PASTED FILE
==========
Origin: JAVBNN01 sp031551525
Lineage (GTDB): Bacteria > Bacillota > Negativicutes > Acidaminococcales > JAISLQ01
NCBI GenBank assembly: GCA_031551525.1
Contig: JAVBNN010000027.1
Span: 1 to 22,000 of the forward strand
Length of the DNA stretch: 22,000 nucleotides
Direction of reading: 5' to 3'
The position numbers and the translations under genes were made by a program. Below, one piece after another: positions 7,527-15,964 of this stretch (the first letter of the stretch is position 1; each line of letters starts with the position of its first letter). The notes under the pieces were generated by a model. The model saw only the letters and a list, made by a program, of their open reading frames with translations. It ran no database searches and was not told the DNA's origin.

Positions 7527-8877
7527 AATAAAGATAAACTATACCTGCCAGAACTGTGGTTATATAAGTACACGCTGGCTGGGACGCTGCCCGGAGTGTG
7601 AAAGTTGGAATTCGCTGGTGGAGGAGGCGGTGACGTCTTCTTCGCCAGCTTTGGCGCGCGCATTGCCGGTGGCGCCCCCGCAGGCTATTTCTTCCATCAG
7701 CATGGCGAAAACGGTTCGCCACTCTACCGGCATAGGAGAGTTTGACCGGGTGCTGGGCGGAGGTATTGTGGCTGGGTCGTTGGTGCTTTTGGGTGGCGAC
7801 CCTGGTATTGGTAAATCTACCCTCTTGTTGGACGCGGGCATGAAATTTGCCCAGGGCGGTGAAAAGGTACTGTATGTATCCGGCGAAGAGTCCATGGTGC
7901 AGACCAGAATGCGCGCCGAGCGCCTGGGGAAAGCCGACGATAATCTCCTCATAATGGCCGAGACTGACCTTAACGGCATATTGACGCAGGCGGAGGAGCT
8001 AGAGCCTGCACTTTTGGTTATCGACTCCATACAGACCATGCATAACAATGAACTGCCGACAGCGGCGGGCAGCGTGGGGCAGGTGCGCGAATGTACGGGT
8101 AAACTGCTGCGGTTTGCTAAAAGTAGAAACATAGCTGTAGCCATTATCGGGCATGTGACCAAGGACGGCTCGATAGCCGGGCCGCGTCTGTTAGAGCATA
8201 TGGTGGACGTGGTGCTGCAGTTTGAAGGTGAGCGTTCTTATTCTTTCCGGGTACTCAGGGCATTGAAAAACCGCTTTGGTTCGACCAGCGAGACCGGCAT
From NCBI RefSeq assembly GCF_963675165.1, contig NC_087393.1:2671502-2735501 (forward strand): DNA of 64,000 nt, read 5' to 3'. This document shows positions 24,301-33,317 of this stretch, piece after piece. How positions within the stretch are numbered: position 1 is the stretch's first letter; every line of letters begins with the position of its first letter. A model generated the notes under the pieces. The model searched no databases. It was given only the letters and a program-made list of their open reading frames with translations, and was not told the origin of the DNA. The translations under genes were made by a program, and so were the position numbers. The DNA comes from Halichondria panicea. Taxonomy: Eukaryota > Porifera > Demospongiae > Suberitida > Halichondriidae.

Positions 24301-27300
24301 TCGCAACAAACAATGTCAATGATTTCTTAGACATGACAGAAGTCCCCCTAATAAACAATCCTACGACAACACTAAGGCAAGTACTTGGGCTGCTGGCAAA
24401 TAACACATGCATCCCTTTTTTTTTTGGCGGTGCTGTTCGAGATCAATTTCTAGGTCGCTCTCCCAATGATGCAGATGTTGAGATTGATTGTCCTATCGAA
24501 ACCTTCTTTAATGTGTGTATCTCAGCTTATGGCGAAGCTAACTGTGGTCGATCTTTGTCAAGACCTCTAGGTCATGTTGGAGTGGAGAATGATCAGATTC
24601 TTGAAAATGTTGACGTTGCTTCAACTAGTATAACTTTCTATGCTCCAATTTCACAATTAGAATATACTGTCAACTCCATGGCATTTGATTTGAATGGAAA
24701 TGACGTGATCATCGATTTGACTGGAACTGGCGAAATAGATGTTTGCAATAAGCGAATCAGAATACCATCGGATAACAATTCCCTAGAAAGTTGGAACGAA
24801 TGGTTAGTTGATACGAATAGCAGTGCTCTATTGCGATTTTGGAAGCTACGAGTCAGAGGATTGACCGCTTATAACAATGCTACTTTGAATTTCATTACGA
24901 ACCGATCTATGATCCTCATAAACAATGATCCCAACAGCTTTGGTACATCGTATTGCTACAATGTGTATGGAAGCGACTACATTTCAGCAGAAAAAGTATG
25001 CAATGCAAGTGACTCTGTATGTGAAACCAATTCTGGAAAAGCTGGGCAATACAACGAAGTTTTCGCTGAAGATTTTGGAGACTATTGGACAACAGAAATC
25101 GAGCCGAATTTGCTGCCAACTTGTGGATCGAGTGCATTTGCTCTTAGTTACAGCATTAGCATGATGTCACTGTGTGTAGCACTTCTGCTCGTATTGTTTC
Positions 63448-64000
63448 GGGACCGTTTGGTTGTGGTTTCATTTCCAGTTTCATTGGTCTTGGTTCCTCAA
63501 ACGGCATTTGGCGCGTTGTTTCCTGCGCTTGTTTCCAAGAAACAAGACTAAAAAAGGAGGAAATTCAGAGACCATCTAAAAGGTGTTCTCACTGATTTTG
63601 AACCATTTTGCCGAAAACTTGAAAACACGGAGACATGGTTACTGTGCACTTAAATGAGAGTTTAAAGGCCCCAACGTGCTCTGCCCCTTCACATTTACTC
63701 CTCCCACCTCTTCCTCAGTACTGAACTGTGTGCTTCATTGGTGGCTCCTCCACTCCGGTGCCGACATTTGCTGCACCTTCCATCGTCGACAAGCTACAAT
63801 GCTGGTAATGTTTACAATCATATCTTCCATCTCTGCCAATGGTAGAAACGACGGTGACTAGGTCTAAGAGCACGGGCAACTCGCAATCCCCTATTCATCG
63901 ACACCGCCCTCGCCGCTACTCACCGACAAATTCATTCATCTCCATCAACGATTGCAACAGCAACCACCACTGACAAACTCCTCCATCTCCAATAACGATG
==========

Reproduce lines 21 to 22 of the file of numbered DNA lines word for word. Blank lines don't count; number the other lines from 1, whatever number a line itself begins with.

24401 TAACACATGCATCCCTTTTTTTTTTGGCGGTGCTGTTCGAGATCAATTTCTAGGTCGCTCTCCCAATGATGCAGATGTTGAGATTGATTGTCCTATCGAA
24501 ACCTTCTTTAATGTGTGTATCTCAGCTTATGGCGAAGCTAACTGTGGTCGATCTTTGTCAAGACCTCTAGGTCATGTTGGAGTGGAGAATGATCAGATTC